Reports of pranksters dressing up as creepy clowns are sweeping the US, Canada and now Europe. While scary clowns may seem like a new phenomenon, UBC theatre and film head Stephen Heatley and Ernest Mathijs, head of the Centre for Cinema Studies at UBC, explain that clowns have a long, violent and vulgar history on stage and in films.
Is this the first time we’ve seen reports of creepy clowns?
EM: There was a “creepy clown” phenomenon in the United Kingdom in 2013 when a scary clown was spotted throughout the town of Northampton. It got a little media attention and copycat sightings have been around ever since. They are mostly modeled on Stephen King’s It clown, Pennywise. Now that the hypersensitive and fear-happy American media got a hold of it, it’s become a big deal.
I think this creepy clown phenomenon is a version of what is generally known as a moral panic, similar to the fear of witches in the 17th and 18th Century, mods and bikers in the 1960s, and heavy metal fans or hooligans in the 1980s. The difference, however, is that clowns do not have a mob mentality – this phenomenon is propelled by media attention.
Where did clowns originate? And how did they get so scary?
SH: Clowns in contemporary culture, like birthday party clowns, may be happy and funny, but much earlier versions of clownish characters were anything but.
Some trace the origins of modern clowns to the Italian commedia dell’arte characters. These stock characters were driven by obsessions and some were downright violent, but in a ridiculous way. Pulcinella, the most vulgar of them all, had a foul mouth and was known to say and do outrageous things that were never socially acceptable. He could get away with this and was thought to be funny because he was so absolutely outrageous and wore a big baggy suit, a ridiculous hat, and a mask with a large hooked nose.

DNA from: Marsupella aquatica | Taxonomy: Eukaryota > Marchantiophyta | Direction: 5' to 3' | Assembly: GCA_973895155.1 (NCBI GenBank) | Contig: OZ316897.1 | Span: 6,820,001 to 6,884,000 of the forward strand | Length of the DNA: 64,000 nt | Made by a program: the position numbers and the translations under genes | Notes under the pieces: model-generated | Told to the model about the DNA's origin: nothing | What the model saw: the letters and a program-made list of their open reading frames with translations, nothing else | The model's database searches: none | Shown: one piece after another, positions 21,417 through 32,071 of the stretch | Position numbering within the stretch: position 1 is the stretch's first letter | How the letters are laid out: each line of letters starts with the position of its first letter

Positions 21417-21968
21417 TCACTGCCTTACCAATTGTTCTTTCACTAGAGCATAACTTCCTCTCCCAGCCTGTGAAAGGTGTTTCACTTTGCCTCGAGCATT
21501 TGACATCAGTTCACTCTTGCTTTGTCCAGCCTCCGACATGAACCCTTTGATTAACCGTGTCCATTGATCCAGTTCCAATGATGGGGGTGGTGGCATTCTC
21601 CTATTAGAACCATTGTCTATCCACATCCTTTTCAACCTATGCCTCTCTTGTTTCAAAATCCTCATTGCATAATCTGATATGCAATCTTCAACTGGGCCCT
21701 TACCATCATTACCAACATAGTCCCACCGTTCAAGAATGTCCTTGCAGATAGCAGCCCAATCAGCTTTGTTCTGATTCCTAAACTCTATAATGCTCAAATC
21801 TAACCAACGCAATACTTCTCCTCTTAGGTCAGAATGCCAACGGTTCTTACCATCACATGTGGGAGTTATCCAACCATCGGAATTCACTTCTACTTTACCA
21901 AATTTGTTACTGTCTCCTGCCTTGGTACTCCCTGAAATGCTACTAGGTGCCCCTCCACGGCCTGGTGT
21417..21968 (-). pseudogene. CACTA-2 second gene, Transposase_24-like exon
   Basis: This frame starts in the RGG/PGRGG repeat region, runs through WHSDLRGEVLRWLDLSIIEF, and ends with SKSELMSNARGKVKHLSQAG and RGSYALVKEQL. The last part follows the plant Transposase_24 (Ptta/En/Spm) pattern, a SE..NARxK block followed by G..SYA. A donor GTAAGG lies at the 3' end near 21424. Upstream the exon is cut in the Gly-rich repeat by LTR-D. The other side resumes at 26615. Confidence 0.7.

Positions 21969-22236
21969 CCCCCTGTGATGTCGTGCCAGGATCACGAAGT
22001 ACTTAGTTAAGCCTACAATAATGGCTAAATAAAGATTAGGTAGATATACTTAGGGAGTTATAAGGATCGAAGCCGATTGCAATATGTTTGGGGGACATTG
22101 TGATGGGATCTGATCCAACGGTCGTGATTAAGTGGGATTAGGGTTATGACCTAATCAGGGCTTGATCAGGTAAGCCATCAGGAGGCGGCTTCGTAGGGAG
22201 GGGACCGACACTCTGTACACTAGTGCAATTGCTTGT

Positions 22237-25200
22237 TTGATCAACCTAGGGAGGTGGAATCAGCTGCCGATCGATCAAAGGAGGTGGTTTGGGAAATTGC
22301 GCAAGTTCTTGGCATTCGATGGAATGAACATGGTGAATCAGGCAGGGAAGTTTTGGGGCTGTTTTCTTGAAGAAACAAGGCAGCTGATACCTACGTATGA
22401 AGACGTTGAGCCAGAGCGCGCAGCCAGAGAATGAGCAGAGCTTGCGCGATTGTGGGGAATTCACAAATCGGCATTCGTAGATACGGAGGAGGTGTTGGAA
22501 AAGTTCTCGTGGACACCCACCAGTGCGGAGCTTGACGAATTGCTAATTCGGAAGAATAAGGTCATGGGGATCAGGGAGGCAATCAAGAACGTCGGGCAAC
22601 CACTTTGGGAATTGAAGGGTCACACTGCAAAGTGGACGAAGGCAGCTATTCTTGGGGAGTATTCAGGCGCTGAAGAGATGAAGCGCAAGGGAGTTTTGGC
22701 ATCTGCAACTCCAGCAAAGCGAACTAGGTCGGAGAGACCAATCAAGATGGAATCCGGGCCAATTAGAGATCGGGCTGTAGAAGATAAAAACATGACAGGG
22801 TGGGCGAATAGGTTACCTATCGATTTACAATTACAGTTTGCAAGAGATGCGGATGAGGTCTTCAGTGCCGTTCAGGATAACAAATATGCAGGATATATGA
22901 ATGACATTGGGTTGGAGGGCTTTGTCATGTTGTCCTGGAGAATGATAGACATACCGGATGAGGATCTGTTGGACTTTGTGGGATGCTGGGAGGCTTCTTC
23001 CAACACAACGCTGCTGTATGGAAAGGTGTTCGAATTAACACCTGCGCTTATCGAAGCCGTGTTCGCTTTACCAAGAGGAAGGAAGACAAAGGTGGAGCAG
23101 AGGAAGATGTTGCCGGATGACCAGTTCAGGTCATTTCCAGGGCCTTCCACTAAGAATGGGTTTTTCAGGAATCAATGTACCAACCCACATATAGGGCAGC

The image of the happy clown did not evolve until the 20th century with the advent of commercial clowns like Bozo or Ronald McDonald. Many people argue that it was Stephen King who popularized the “bad clown” in the 1980s.
Why do you think people are so fascinated with clowns?
SH: Clowns do what many people wish they could do. They are outliers; they have their own private logic with which they make sense of their world in their own unique way, and they are often allowed to say and do things that “nice” people will censor themselves from doing. This makes them disruptors, and the world has always been fascinated by those who don’t toe the conventional line.
Recent clown-related incidents have led to people being arrested, with some even facing felony charges. Has the creepy clown craze gone too far?
EM: Like Gremlins – maybe the most outrageous of clowns – every craze will eventually spin out of control if it’s fed. I would love to think that this is a subversive movement, but I fear it is not.